Overall, this lecture showed me the movement we have made away from racism and patriarchy and the movement that is still to be made. I can contribute to this by having an open mind and disregarding society’s stereotypical views. It is important in my profession as a teacher to treat every child equally and there should be no judgement towards a child on their background, gender, sexual orientation, etc.

Values Workshop Reflection

At Tuesday’s workshop, we were divided into five groups and given a task to create a useful resource for students. Each group received an envelope of resources to help them complete the task. My group had an envelope full of paper, pens, elastic bands, envelopes, post it notes and much more. As we began the task, my group came up with an idea quickly and began making our resource. We had so many pieces of equipment to help us create the resource yet we only used paper and pens. As each group explained their resource, our group was continuously praised and we received positive feedback for our ideas. However, other groups were questioned on their resource and received little or no praise for their ideas. We were then rated out of ten by our lecturer and my group received the highest mark and other groups received ratings as low as a half mark.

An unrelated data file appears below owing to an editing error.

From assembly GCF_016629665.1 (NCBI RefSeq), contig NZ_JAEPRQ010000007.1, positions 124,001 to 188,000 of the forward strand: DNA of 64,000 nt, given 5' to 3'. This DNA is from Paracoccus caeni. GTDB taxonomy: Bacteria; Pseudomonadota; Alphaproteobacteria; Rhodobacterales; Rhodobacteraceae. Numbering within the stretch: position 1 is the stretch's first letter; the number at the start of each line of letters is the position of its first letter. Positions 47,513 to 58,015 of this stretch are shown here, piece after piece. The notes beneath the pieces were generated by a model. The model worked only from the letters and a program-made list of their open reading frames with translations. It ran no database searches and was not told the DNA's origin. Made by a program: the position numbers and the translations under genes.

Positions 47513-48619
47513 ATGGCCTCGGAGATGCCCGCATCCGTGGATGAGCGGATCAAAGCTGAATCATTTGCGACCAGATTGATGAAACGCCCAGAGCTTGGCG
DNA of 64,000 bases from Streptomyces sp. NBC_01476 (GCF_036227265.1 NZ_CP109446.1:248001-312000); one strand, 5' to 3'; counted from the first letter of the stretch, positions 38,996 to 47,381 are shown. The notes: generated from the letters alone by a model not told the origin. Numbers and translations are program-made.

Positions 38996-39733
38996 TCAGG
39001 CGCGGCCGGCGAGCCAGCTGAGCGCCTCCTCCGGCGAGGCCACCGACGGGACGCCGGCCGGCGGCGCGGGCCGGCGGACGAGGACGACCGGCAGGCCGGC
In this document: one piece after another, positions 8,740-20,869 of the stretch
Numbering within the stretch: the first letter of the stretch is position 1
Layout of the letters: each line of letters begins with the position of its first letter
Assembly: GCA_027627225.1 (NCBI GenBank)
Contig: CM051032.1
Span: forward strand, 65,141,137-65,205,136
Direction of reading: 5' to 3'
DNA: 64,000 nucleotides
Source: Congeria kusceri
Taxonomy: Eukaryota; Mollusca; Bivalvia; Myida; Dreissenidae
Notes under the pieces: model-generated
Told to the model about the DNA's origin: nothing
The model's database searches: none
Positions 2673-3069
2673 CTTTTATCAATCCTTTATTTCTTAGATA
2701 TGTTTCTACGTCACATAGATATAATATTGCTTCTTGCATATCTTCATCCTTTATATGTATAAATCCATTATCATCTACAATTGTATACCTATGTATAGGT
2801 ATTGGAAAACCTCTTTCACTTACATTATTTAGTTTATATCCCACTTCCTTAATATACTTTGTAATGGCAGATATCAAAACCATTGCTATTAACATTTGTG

Throughout this task I was very unaware of the mistreatment and inequality in the room. I was so focused on the amount of resources in our envelope that I had not to think about the other groups. It was not until I looked around the room near the end of the task that I realised every other group had limited resources to help them. This showed me how oblivious I was to others in the room as I was focused on the privileges I had. At the end of the task I noticed the stress caused to the other groups due to not only their lack of resources, but also the lack of support they received. As the lecturer showed no enthusiasm or positivity towards these groups, they felt demotivated. From this workshop, it became clear to me that some children do not have the same support or resources as others which ultimately affects their learning and their ability to reach their full potential. The inequalities in the wider community can also affect children as they may lack support and resources due to deprivation. Although each child should be given the same opportunities and treated the same, it is also key to remember some children may need more support than others.